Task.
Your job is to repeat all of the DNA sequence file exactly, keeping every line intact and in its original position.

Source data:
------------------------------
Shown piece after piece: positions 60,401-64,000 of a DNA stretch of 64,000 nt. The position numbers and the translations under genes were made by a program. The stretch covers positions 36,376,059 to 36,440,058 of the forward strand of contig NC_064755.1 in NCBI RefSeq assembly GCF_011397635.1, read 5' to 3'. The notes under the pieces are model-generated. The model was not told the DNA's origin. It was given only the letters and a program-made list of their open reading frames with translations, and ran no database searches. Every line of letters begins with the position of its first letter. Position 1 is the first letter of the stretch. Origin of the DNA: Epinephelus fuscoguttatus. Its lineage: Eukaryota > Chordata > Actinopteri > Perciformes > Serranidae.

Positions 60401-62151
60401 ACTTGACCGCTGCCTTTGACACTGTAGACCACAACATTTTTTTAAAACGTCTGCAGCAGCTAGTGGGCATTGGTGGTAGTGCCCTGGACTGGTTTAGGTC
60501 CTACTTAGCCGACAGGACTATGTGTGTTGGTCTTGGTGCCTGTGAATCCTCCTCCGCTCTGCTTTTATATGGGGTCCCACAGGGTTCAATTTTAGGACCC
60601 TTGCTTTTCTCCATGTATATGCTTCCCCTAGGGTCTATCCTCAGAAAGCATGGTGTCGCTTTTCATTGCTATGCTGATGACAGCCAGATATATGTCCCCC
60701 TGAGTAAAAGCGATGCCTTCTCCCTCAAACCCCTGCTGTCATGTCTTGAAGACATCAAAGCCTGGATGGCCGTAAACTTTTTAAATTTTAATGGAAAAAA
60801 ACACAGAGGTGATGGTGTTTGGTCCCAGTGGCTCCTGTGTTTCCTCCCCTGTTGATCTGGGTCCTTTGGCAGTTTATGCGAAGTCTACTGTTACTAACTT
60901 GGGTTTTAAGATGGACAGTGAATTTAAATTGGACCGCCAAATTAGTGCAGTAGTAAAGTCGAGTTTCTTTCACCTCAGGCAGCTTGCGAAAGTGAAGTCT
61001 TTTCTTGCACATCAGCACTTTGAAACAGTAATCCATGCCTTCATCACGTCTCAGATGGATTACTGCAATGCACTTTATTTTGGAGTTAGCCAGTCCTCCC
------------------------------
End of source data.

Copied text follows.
Shown piece after piece: positions 60,401-64,000 of a DNA stretch of 64,000 nt. The position numbers and the translations under genes were made by a program. The stretch covers positions 36,376,059 to 36,440,058 of the forward strand of contig NC_064755.1 in NCBI RefSeq assembly GCF_011397635.1, read 5' to 3'. The notes under the pieces are model-generated. The model was not told the DNA's origin. It was given only the letters and a program-made list of their open reading frames with translations, and ran no database searches. Every line of letters begins with the position of its first letter. Position 1 is the first letter of the stretch. Origin of the DNA: Epinephelus fuscoguttatus. Its lineage: Eukaryota > Chordata > Actinopteri > Perciformes > Serranidae.

Positions 60401-62151
60401 ACTTGACCGCTGCCTTTGACACTGTAGACCACAACATTTTTTTAAAACGTCTGCAGCAGCTAGTGGGCATTGGTGGTAGTGCCCTGGACTGGTTTAGGTC
60501 CTACTTAGCCGACAGGACTATGTGTGTTGGTCTTGGTGCCTGTGAATCCTCCTCCGCTCTGCTTTTATATGGGGTCCCACAGGGTTCAATTTTAGGACCC
60601 TTGCTTTTCTCCATGTATATGCTTCCCCTAGGGTCTATCCTCAGAAAGCATGGTGTCGCTTTTCATTGCTATGCTGATGACAGCCAGATATATGTCCCCC
60701 TGAGTAAAAGCGATGCCTTCTCCCTCAAACCCCTGCTGTCATGTCTTGAAGACATCAAAGCCTGGATGGCCGTAAACTTTTTAAATTTTAATGGAAAAAA
60801 ACACAGAGGTGATGGTGTTTGGTCCCAGTGGCTCCTGTGTTTCCTCCCCTGTTGATCTGGGTCCTTTGGCAGTTTATGCGAAGTCTACTGTTACTAACTT
60901 GGGTTTTAAGATGGACAGTGAATTTAAATTGGACCGCCAAATTAGTGCAGTAGTAAAGTCGAGTTTCTTTCACCTCAGGCAGCTTGCGAAAGTGAAGTCT
61001 TTTCTTGCACATCAGCACTTTGAAACAGTAATCCATGCCTTCATCACGTCTCAGATGGATTACTGCAATGCACTTTATTTTGGAGTTAGCCAGTCCTCCC